Written by Artemis Walsh
Illustrated by Isabel Dickey
I am a person. I am also a public debate.
The presence of transgender people in the public consciousness has skyrocketed in the last 10 years. As a friend of mine said, “A few years ago the general media image of trans people was poor but next to nonexistent and held in my opinion, lasting effects from the 70–90s—it was all very dated and there was no brand or culture associated with us. Now, social media plays a huge role in the determining of politics and political stances. Not undivorced of Tumblr at all because all social media creates a feedback loop, the public image of trans people is as a mass hysteria, demanding and invading millennial invention. It carries a specific cultural cadence and a lot of the newsreel on us began with things like Tumblr, Reddit, etc”
So many times when I meet a new group of people, I am fairly sure that for a sizeable part of the community there, I am the first trans woman they ever interacted with on a regular basis. I can always tell which ones too, because I can see years of buildup of preconceived ideas unloading onto their senses and perceptions of me. (Newsflash to cisgender people: you aren’t as slick as you think you are). I have been for so long a theoretical concept, and now they have one in the flesh.
One of the ongoing controversies in the public ideas of trans people has been public bathrooms. Several states have introduced or passed laws prohibiting transgender people from using gender-segregated public facilities that correlate with their gender identity (i.e. a transgender man using the men’s restroom). In response, several other states have made rules to made single-stall bathrooms gender neutral. Far outside the state houses, though, there was a firestorm of debate around transgender people. And I do say that purposefully; the discussion wasn’t really about bathrooms. It was about how we do and should see transgender people and how they should be allowed to exist in public.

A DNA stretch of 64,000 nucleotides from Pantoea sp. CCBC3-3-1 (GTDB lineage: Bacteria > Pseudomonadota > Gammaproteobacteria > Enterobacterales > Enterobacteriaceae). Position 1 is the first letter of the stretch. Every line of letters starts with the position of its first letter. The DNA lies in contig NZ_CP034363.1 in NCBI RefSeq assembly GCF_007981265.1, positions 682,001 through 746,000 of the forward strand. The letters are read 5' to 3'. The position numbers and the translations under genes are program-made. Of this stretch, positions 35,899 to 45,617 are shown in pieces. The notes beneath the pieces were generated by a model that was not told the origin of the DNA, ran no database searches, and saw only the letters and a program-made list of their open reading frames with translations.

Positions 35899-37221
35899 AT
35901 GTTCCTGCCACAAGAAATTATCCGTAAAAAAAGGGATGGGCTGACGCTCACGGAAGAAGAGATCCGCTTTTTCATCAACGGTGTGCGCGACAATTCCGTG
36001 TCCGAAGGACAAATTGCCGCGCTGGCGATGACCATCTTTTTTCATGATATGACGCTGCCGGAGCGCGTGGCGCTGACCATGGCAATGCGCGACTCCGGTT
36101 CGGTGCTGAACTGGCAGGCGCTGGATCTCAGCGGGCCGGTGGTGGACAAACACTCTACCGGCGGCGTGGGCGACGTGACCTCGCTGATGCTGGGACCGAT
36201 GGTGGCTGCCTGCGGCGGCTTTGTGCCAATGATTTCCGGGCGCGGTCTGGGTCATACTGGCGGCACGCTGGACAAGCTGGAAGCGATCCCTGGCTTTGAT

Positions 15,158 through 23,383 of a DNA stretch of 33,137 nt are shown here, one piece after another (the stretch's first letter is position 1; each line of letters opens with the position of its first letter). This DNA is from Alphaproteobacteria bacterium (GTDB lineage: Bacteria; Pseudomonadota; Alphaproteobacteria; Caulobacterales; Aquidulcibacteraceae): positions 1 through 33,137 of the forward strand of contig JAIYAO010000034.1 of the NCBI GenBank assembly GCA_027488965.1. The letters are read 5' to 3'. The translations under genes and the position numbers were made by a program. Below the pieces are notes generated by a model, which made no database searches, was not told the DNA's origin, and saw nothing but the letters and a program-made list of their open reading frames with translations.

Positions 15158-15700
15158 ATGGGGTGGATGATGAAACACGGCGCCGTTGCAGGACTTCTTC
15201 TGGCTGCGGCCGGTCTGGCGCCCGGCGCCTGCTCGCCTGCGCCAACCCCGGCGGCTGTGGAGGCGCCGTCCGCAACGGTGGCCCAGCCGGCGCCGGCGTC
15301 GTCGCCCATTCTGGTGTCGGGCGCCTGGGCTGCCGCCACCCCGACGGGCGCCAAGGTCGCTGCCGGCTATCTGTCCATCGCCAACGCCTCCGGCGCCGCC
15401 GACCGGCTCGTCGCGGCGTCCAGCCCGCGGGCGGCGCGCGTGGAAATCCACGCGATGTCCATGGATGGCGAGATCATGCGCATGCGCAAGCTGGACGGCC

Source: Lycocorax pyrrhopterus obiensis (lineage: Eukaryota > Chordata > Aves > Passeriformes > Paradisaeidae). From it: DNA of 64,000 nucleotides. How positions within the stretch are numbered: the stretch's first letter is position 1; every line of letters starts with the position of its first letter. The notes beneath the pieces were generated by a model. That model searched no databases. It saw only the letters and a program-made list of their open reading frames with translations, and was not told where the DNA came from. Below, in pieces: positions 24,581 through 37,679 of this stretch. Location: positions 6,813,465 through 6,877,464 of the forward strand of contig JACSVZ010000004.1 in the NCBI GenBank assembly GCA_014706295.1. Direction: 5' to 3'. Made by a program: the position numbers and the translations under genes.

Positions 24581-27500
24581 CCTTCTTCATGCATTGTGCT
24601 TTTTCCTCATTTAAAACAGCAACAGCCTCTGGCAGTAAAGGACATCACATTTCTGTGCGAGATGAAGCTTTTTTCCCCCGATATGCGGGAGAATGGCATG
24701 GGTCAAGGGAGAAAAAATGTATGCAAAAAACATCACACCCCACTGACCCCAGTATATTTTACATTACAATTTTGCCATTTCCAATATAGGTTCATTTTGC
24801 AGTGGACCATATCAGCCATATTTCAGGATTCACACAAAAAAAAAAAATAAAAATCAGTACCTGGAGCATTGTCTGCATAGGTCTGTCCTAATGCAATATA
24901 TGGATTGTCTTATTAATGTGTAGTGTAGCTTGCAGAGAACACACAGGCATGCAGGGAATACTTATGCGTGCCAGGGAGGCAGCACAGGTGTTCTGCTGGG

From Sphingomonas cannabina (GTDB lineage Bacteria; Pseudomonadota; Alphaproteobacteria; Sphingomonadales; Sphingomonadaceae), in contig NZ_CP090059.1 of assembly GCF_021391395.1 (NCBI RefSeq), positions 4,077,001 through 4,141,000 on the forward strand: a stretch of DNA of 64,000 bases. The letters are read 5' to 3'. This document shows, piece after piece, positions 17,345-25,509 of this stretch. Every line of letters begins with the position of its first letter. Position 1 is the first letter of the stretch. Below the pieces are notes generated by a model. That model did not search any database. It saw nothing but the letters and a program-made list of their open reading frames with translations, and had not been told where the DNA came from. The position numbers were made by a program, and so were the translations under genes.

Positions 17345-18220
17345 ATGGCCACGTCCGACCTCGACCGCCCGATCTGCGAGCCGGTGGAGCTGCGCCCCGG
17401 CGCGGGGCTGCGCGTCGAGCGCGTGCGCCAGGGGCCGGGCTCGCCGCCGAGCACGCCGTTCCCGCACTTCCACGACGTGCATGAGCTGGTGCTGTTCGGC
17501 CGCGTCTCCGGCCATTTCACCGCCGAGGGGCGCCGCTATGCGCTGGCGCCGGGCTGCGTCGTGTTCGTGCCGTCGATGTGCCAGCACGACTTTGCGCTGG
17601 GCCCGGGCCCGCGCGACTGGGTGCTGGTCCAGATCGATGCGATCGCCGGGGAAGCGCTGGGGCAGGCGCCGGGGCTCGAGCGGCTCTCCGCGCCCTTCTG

In some way, this debate achieved at least one of its aims: it terrified transgender people.Myself and so many others I know became afraid around public restrooms. Being a couple years into my transition, I had begun to break through into a feminine appearance and truly long hair, but without voice work or a resolved presentation. I felt caught between two boxes: not looking cis enough to be safe in the men’s bathroom, and certainly not passing enough to be in the women’s restroom. No matter what I picked, I feared that anyone I encountered in those spaces would be aware of and absorbed the “trans debate” and would unload it all onto me.
And in a larger sense, it definitely wasn’t good for my mental health to see myself be debated about on the news circuit and town hall meetings, late night shows and political podcasts. When the North Carolina bill was hot news, I saw many, many facebook posts a day talking all about this, and other acts of transphobia in the world. Each one of these posts was a reminder of all the people in the world who hated me and what I was, and would rather shutter me out of public life or, in the words of one infamous transphobe, have me “morally mandated out of existence.” I began to see myself not as a person, but an invitation for debate.
And I don’t have an answer for how to stop that.